By [email protected]
Vegetable farming is one of the leading agribusinesses that could fetch young farmers high returns in the shortest time period. LinkmeUg caught up with Joseph Male an enterprising farmer growing carrots, cabbages, tomatoes and ‘dodo’. Joseph has a diploma on accounting and finance, a degree in agriculture and rural innovation program from Makerere University.
LinkmeUg: What type of agribusiness are you dealing in and how much do you earn out of it?
Joseph: Well, I’m dealing in intergrated farming. I specialize in vegetable farming. On average, I make about Shs3.5 and Shs4m in a week.
LinkmeUg: When did you start vegetable farming?
Joseph: Actually, I started vegetable farming in 2009. I do phase planting approach on just 3 acres of land which has enabled me to harvest on a daily basis.
LinkmeUg: Is the land you use yours>
Joseph: My farm is on my Aunt’s land, in Namayumba on Hoima rd, I requested for it after showing her my plan to use it and when she was convinced, we agreed on its usage. I give her some rental fees for which she is very appreciative.
LinkmeUg: Where do your customers link up with you?
Joseph: In most cases, customers place orders online – facebook which eases the process. The page is called “indigenous skills empowerment” One just fills in the quantity of what they want, the figure will be indicated at the bottom automatically.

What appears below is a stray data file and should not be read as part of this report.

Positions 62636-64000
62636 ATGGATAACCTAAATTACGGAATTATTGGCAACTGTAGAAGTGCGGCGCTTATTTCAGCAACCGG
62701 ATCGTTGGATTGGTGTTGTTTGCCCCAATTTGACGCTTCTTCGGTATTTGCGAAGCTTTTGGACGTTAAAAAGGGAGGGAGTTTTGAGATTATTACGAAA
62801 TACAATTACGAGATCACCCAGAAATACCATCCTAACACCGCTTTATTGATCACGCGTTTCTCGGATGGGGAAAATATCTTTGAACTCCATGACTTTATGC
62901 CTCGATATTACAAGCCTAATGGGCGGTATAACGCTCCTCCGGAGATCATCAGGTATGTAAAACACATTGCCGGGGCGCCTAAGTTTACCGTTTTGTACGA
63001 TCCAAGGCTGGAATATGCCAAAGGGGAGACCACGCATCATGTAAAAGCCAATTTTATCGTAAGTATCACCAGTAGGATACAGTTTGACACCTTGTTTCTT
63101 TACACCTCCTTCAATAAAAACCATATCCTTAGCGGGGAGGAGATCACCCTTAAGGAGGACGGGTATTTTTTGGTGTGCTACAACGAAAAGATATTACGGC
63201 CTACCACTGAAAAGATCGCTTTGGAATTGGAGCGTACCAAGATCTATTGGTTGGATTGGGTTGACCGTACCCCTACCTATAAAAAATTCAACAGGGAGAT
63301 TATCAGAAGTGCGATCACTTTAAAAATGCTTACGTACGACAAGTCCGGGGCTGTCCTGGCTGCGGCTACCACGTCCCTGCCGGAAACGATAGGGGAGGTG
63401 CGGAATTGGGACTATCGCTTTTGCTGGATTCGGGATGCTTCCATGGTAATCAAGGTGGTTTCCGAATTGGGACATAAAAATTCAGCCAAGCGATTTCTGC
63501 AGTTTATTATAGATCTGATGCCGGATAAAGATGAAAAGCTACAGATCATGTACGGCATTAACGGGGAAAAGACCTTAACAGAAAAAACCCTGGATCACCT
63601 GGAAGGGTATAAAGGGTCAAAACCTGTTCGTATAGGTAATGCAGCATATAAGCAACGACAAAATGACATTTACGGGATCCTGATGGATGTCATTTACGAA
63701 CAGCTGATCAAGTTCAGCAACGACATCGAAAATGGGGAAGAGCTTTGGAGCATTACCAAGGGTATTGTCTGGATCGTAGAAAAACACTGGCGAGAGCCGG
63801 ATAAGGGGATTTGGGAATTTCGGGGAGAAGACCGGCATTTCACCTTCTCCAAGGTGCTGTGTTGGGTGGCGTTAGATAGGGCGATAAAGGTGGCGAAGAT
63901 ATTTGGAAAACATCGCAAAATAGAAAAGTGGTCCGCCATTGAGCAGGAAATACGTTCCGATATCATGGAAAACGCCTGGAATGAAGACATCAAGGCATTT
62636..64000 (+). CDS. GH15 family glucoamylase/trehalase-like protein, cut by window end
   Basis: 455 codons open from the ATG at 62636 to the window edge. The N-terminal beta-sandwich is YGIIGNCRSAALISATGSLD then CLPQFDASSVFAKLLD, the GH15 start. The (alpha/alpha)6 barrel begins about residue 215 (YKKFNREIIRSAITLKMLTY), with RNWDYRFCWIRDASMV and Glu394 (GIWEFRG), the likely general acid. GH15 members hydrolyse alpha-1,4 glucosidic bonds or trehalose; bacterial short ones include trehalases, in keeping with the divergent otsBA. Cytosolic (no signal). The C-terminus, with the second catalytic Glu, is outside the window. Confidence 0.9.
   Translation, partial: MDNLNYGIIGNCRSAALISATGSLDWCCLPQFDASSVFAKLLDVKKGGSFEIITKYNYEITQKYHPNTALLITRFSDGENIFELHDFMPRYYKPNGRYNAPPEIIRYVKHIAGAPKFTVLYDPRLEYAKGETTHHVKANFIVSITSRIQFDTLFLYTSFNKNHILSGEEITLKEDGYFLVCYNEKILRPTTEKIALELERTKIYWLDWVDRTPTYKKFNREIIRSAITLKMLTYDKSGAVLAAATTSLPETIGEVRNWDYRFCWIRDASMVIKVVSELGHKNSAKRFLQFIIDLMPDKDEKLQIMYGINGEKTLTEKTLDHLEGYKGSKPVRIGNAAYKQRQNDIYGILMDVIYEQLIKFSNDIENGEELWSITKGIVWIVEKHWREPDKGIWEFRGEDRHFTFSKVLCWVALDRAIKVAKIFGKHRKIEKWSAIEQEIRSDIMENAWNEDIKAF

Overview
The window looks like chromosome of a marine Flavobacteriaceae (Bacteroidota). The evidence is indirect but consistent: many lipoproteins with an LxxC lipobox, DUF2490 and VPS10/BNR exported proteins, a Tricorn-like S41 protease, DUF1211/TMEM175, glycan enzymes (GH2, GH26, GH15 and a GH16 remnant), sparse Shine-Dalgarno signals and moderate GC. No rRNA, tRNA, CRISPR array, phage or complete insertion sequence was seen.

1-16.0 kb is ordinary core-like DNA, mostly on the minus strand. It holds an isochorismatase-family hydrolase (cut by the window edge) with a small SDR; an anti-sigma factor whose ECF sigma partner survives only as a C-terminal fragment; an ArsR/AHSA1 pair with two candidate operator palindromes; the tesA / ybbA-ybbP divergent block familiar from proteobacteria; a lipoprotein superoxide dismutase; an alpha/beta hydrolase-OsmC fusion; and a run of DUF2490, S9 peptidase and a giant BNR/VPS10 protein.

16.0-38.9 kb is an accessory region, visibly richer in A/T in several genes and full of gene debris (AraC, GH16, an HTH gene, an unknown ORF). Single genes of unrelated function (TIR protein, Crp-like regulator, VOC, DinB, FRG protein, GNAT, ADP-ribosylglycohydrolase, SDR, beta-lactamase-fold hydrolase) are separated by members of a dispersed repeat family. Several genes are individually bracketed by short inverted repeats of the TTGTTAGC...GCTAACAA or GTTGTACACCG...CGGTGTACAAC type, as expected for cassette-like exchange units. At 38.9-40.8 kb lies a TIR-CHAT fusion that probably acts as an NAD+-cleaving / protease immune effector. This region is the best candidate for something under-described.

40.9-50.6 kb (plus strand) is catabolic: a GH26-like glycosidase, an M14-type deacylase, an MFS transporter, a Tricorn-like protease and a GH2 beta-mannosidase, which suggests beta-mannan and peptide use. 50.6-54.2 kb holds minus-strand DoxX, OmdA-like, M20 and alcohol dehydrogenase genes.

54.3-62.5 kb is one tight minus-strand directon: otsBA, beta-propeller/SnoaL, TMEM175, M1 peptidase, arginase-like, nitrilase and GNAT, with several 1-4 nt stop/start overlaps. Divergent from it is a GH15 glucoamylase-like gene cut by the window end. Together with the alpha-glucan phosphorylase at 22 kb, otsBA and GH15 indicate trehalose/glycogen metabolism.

LinkmeUg: Who do you supply your Vegetable produces to?
Joseph: In the beginning, I would only supply my produce to the lecturers at the university and a few friends. Currently, apart from corporates, I also supply homes and hotels.
LinkmeUg: Why are you dealing in vegetable farming, of all agribusinesses?
Joseph: Two things ; Vegetable farming is cheaper to start and importantly, the returns are high since demand is readily available.
LinkmeUg: How much do your products go for in the market?
Joseph: A full basket containing different vegetable varieties ranges between Shs40,000 and Shs400,000 depending on the size of the basket. However, this excludes the transport costs.
Joseph Male also trains and give farmers seeds and seedlings. He doesn’t do this single handily, his colleagues, Robert Kalule handles the technical bit and Jude Kalemba, coordinates farmers. Together, their agribusiness is fetching these young farmers lots of money through vegetable farming.